If you thought that haunted IKEA was scary, just wait — this little tidbit is about to scare the pants off you (although possibly for different reasons). This video from the World Meteorologist Organization imagines what our weather reports in the future will look like… and it’s absolutely terrifying. Seriously, you guys. Scariest thing you’ll see all day. I guarantee it.
As part of the lead-up to the UN Climate Summit taking place in New York on September 23, the WMO is releasing a series of videos showing what the world’s climate will look like 36 years in the future. Like the Climate Summit, the Weather Channel report seen in the video below takes place on September 23 — just not September 23, 2014. Instead, we’re looking at September 23, 2050. I’ll be 65 then, and if anything can reinforce my desire to cut emissions, it’s this.
In the world the video imagines, hurricanes that remain 400 miles offshore still have enough force to put Miami underwater. It’s in the upper 90s in Chicago, in the evening, even at the end of September. A “megadrought” has been going on the southwest for 50 years, causing towns to go literally dry. The Summer Olympics are scheduled to take place in Alaska. And the Arctic Circle is a major vacation destination. Uh… yikes. Here, take a look:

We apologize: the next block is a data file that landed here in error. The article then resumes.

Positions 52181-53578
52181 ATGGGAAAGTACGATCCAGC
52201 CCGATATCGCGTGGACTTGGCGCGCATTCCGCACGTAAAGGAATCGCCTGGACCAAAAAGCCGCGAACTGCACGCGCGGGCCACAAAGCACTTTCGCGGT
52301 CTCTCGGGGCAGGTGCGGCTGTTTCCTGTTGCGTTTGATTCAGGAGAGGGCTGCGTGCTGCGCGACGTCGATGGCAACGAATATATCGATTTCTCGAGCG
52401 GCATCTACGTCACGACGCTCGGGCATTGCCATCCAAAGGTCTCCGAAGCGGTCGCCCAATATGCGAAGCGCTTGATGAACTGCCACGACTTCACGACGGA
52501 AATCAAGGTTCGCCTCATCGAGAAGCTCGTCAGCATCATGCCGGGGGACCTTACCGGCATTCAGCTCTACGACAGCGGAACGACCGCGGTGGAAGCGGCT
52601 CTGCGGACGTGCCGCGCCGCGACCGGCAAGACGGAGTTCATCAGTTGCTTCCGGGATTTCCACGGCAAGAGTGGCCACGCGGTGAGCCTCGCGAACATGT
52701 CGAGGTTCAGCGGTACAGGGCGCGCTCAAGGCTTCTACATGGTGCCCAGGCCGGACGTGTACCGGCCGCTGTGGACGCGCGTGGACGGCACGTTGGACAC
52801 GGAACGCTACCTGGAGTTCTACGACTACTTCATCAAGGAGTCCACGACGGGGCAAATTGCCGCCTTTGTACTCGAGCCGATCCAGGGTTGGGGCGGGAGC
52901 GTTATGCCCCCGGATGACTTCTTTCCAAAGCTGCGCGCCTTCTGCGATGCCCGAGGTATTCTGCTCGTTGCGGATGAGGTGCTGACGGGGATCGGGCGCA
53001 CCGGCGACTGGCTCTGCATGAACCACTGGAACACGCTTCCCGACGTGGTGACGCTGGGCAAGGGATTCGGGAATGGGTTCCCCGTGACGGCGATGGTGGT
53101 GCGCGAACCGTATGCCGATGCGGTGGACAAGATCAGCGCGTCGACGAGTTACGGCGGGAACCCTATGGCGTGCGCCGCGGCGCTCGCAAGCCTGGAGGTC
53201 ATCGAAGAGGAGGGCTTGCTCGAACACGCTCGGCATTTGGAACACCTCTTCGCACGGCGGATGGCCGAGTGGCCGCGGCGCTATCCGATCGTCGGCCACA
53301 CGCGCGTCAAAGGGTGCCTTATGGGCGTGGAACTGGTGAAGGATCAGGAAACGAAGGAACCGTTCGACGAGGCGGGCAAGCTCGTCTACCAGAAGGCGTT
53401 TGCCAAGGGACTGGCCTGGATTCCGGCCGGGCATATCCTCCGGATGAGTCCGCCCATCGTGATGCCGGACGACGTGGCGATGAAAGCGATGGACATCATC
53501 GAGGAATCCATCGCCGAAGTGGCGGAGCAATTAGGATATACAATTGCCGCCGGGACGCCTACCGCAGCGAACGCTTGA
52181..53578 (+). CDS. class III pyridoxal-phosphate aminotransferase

True, it’s kind of a shock tactic — but that doesn’t mean
that it’s totally without merit. As Andrew Freedman at Mashable notes, “While
the portrayal of Miami might seem far-fetched, it’s not far off from what
studies show.” Research by Climate Central — the folks who brought us that interactive
showing how summers in the future will compare with them now — shows that a 3.4 foot rise in sea level is likely in
Miami by 2100; this means that there’s a “17 percent cumulative risk of at
least one floor exceeding three feet by 2030, a nearly 50 percent risk by 2050,
and a 100 percent risk by the end of the century.” If we keep going at the rate
we’re currently at, we’re going to be in bad shape.
The U.N. Climate Summit will focus on taking action and creating solutions to reduce emissions and strengthen resilience. To find out more, visit the Climate Summit’s official website.